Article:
As the Alabama Crimson Tide prepare to defend their national title, A-Day took place in Tuscaloosa with the White squad knocking off the Crimson squad by a final score of 7-3.
The final score was a secondary concern for 'Bama fans and head coach Nick Saban, as the team is looking to replace 11 total starters, including Heisman Trophy winner Derrick Henry and quarterback Jake Coker as well as break in new defensive coordinator Jeremy Pruitt after Kirby Smart left for Georgia.
Fortunately for the Tide, their roster is stacked with talent every year. Alabama had the nation's best recruiting class in 2016, per 247Sports, to say nothing of key returning players like defensive end Jonathan Allen and standout offensive linemen Cam Robinson and Ross Pierschbacher.
As is often the case when Alabama is involved, offense was difficult to come by. Both teams were scoreless in the first half, though at least the running back competition did yield some positive results early, per Michael Casagrande of the Birmingham News:
Getting Damien Harris and Bo Scarbrough carries will be integral because even though Alabama ran the ball 633 times in 2015, the bulk of those carries were reserved for Henry (395) and Kenyan Drake (77). Harris and Scarbrough combined for 64 attempts.
Harris was the standout among the running backs during the game, with Charlie Walter of WSFA Channel 12 tweeting out the box score heading into the second half:
But the key story for Alabama's offense on this day was quarterback Jalen Hurts. The true freshman lacks the experience of redshirt freshman Blake Barnett or junior Cooper Bateman, but his skill set adds a dynamic rarely seen from Crimson Tide signal-callers.
Hurts got to play hero in the fourth quarter, throwing the game-winning touchdown pass to wide receiver Derek Kief.
Per Saturday Down South, when looking at those three quarterbacks, Hurts was the one who earned the positive praise:
Bruce Feldman of Fox Sports noted people in Tuscaloosa were gushing about Hurts while he was there:
Alabama's offense isn't always explosive, which is by Saban's design. Given how strong and powerful the Crimson Tide offensive line usually is as well as how big and physical their running backs tend to be, they usually like to pound opponents into submission.
Hurts still has a long development road ahead of him, but his ability to create plays with his legs and use his arm to throw down the field could open things up for offensive coordinator Lane Kiffin.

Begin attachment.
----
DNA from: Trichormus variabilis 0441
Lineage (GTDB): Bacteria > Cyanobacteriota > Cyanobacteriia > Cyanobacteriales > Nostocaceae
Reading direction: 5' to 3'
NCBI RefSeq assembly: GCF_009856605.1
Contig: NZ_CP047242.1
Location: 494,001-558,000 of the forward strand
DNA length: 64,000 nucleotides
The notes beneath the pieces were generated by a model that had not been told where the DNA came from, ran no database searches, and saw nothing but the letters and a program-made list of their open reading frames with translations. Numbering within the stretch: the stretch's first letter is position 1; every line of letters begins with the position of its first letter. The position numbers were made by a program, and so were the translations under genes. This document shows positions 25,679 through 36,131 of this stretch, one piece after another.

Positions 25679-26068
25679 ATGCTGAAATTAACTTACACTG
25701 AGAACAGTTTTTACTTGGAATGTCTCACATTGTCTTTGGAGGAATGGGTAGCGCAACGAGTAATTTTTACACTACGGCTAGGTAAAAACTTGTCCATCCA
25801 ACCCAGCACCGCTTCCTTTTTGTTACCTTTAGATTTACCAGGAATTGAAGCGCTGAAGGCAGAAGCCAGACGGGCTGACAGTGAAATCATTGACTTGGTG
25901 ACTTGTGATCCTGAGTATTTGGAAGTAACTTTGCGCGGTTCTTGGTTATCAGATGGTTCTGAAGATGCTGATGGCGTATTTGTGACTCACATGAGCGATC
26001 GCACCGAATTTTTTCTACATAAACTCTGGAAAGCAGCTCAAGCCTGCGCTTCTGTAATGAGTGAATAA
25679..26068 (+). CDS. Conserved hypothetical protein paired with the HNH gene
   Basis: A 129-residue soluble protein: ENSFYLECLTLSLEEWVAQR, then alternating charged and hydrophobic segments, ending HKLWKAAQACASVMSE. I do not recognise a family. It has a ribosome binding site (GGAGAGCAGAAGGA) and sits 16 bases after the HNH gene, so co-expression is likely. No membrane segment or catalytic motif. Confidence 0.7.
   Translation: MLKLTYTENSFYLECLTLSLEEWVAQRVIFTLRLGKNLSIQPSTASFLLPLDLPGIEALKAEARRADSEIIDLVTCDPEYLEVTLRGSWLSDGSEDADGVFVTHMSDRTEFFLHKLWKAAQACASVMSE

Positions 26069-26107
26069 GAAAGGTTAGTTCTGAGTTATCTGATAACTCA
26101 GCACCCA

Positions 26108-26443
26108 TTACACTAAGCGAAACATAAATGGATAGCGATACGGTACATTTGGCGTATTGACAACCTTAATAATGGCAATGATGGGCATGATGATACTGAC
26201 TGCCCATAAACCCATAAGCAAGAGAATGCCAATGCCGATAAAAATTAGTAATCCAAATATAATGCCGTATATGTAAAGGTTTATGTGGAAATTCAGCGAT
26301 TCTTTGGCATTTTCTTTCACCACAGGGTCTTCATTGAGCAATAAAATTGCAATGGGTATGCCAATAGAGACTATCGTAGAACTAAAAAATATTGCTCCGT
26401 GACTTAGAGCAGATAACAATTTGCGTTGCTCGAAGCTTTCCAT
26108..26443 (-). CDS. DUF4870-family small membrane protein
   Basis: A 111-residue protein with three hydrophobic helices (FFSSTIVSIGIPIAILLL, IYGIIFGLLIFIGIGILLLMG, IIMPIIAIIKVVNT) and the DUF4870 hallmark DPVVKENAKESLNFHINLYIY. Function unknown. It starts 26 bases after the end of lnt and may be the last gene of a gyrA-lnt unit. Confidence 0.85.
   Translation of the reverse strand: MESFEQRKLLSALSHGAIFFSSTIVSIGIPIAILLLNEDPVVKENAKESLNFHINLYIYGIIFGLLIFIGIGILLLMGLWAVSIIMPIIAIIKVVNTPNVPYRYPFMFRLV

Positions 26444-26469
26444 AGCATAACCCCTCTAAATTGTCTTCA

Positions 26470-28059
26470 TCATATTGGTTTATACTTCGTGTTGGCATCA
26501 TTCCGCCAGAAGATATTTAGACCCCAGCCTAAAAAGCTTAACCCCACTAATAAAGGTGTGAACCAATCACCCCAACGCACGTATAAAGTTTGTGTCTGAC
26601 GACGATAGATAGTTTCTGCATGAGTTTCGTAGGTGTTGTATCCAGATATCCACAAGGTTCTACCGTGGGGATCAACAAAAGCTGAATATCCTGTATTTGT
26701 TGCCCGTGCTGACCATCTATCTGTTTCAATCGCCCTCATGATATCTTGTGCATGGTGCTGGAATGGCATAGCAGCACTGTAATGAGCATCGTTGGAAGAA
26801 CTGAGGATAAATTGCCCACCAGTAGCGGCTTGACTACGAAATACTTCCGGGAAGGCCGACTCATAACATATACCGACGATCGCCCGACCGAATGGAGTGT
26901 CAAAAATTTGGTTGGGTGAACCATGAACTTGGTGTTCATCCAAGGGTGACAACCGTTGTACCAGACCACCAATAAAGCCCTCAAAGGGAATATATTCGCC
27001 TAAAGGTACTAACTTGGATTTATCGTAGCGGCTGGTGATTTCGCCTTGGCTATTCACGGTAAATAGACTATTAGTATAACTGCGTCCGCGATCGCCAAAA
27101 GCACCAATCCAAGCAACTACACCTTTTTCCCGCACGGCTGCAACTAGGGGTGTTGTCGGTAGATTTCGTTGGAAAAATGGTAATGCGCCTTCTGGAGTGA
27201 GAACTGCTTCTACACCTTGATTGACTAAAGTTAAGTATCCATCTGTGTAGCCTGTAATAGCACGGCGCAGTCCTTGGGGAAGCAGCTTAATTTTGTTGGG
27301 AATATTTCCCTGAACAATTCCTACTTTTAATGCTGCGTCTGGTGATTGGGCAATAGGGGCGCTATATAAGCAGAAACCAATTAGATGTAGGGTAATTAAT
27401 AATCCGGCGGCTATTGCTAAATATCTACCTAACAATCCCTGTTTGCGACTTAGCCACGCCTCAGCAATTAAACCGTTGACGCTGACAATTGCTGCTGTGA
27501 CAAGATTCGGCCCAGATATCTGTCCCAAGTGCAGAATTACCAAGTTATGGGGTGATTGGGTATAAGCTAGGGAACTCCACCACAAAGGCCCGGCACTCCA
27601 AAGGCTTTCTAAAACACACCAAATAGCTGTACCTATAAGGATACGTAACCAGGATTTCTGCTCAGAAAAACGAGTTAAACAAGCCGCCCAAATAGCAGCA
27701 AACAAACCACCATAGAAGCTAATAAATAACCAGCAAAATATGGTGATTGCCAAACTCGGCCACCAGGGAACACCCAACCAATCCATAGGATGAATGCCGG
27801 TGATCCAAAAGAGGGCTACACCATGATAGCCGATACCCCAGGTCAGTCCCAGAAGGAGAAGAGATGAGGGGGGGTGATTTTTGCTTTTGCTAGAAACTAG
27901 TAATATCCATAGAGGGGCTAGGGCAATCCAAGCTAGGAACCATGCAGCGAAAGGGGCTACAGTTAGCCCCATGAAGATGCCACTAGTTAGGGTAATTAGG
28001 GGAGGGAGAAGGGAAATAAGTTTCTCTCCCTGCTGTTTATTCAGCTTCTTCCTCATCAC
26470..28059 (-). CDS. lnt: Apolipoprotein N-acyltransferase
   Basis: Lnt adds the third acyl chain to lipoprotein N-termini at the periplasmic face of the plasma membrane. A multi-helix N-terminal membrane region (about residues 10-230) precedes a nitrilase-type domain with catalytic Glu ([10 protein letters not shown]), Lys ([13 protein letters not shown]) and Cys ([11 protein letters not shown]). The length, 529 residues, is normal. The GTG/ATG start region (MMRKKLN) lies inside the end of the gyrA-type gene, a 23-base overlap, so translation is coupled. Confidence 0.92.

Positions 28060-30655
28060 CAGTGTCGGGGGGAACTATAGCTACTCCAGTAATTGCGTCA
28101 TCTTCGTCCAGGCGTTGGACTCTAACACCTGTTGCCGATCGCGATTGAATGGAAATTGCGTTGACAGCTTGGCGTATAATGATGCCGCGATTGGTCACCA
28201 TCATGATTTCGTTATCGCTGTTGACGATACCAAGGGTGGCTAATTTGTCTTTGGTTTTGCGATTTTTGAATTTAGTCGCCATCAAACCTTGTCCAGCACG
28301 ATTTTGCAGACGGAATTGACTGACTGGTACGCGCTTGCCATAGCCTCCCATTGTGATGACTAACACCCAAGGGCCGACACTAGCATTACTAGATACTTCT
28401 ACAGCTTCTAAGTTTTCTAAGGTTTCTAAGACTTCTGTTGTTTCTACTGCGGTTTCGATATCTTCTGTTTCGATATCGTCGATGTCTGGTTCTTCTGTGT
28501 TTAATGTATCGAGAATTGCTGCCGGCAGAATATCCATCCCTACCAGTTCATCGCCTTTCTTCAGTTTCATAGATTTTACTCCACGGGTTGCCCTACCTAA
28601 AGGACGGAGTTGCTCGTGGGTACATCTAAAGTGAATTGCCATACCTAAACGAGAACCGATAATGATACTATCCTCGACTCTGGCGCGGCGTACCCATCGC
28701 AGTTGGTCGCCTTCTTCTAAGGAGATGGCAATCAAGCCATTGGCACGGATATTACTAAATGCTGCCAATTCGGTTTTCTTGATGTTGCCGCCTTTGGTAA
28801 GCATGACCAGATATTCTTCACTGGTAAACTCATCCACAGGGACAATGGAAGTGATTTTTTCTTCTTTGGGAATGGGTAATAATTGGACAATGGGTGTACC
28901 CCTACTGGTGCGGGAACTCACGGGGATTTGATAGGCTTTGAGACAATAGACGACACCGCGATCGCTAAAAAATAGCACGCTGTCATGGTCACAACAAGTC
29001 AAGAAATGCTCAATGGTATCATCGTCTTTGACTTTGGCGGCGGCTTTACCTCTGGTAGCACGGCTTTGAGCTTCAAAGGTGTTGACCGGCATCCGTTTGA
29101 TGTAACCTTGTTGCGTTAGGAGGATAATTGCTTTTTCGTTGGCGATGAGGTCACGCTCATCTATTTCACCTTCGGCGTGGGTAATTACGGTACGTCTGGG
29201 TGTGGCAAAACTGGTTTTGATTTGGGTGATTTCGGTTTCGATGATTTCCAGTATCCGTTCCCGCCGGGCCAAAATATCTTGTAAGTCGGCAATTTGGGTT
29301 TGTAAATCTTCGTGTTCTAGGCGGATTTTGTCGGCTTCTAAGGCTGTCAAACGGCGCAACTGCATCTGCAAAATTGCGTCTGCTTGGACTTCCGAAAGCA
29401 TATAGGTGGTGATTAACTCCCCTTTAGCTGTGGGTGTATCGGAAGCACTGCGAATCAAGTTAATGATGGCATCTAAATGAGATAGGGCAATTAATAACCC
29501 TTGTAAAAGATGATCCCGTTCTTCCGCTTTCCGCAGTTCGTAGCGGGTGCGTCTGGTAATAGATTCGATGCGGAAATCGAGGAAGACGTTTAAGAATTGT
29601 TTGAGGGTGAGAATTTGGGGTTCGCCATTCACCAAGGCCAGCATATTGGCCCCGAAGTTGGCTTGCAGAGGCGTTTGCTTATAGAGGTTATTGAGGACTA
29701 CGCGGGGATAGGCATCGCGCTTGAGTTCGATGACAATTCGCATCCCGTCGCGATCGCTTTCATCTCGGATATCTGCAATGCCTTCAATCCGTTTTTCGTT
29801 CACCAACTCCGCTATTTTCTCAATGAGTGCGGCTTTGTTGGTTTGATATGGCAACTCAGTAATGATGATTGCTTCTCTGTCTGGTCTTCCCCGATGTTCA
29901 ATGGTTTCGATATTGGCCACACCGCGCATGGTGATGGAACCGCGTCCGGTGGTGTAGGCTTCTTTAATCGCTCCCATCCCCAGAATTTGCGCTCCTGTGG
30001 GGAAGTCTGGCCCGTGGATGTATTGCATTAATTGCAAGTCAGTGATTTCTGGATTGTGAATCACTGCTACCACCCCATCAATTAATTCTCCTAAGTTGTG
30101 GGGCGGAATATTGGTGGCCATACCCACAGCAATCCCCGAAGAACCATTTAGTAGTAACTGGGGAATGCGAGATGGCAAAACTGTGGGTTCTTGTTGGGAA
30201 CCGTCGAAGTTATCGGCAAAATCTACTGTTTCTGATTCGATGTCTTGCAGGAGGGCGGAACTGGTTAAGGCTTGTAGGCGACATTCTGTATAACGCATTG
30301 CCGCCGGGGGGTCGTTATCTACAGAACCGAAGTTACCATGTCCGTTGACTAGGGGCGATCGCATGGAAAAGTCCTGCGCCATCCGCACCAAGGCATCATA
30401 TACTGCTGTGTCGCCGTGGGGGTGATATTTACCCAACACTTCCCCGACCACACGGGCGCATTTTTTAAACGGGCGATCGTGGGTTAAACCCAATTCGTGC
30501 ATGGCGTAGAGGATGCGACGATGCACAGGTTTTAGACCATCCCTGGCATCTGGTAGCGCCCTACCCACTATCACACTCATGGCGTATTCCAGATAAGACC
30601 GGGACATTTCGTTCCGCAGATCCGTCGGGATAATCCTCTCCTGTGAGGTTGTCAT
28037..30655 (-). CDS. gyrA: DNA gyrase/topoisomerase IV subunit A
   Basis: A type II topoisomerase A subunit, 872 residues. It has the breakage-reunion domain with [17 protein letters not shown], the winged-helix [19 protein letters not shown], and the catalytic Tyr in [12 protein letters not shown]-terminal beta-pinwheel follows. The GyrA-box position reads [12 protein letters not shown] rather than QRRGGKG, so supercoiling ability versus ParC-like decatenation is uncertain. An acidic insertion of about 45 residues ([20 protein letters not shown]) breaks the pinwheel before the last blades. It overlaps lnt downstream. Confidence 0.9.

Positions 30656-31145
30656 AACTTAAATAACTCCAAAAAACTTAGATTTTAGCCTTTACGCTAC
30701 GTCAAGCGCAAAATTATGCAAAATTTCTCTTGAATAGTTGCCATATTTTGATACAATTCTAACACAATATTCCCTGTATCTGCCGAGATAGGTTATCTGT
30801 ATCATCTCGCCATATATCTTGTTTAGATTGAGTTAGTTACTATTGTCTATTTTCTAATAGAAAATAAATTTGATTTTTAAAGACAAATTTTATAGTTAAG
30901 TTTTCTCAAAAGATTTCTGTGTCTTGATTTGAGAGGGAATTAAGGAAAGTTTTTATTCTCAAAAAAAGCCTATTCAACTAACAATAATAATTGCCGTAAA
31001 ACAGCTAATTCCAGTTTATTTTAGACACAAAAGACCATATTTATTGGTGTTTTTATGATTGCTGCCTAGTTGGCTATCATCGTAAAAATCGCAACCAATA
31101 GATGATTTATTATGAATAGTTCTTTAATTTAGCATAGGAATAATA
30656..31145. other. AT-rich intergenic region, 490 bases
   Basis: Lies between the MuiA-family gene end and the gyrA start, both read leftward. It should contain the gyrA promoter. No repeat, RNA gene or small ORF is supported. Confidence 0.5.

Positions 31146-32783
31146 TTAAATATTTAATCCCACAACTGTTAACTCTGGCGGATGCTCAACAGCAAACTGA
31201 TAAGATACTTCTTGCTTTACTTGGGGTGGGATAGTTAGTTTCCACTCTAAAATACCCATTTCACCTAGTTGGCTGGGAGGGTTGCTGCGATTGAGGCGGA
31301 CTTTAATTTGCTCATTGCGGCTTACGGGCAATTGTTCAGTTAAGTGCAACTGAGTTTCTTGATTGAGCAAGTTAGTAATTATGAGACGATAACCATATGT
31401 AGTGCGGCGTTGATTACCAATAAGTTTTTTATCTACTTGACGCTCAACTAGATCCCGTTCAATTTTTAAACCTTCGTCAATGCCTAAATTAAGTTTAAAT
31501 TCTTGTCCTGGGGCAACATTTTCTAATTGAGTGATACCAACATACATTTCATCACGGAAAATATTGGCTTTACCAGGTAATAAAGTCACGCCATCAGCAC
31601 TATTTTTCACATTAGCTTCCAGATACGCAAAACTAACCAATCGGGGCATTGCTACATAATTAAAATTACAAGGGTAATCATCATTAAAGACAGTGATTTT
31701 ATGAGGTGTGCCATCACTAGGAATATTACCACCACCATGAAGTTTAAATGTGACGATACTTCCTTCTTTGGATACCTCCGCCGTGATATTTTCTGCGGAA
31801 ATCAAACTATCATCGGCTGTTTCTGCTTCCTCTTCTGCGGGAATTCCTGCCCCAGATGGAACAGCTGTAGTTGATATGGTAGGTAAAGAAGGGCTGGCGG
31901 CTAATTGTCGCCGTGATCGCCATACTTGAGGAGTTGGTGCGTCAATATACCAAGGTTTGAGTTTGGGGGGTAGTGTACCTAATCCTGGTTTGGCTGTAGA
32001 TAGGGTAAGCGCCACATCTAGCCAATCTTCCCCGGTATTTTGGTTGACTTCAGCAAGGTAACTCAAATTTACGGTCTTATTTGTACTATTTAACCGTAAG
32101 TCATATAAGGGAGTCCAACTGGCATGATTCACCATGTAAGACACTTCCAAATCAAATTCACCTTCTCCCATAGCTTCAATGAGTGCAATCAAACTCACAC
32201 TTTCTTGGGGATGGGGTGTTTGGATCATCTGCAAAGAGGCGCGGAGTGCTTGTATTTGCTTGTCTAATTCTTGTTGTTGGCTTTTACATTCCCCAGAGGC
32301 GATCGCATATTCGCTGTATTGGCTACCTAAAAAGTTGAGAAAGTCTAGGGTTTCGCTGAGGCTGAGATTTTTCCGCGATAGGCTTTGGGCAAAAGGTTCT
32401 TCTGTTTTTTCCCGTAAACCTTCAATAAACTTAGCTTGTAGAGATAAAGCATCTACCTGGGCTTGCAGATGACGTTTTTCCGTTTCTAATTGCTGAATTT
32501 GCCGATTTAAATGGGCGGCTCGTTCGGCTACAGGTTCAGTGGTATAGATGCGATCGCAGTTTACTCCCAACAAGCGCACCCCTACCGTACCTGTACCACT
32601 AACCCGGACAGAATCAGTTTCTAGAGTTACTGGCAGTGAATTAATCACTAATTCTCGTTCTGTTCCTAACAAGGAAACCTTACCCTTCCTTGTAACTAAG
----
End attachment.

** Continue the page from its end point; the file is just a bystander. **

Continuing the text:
No discussion of Alabama football would be complete without talking about the defense. Linebacker Rashaan Evans was a man possessed on the field, making 12 tackles in the first half.
As noted by Meredith Hornsby of BamaHammer.com, Evans is still looking to move up the depth chart:
Evans figures to take on an important role this season, especially with Reggie Ragland departing for the NFL.
Charlie Potter of 247Sports noted that Saban said it was "really important" to get Evans significant reps at inside linebacker on Saturday.
Despite some sloppy play on offense, Alabama should feel confident about where things stand right now. Saban and the coaching staff have more than four months to figure out the quarterback situation, but their defense still looks fantastic.
No one recruits like Saban, so even in a year in which 'Bama has to replace so many starters, there is so much high-ceiling depth in place that they will be ready to defend their crown this fall.
In true Saban fashion, there was very little excitement or enthusiasm shown to the media. He did note that nothing major was determined on Saturday, per 247Sports' Charlie Potter:
There was one lighthearted moment as Saban addressed Barnett using him as a shield to avoid a sack on the field. Given rules of the spring game, in which quarterbacks don't get touched, Barnett was ruled to be down anyway, leading to the interpretation Alabama's head coach took down his quarterback.
Here was Saban's comment about that moment, per Potter:
Getting back to business as usual, per Potter, Saban did discuss some of the problems he saw with his offense:
Saban did not try to tip his hand in any way about how things are leaning with the quarterback position, per Alex Byington of the Times Daily:
Things with Saban are always going to be difficult and complex, at least to the outside world. He's from the Bill Belichick school of saying nothing. It makes for dry reading, but has led to plenty of success for Alabama.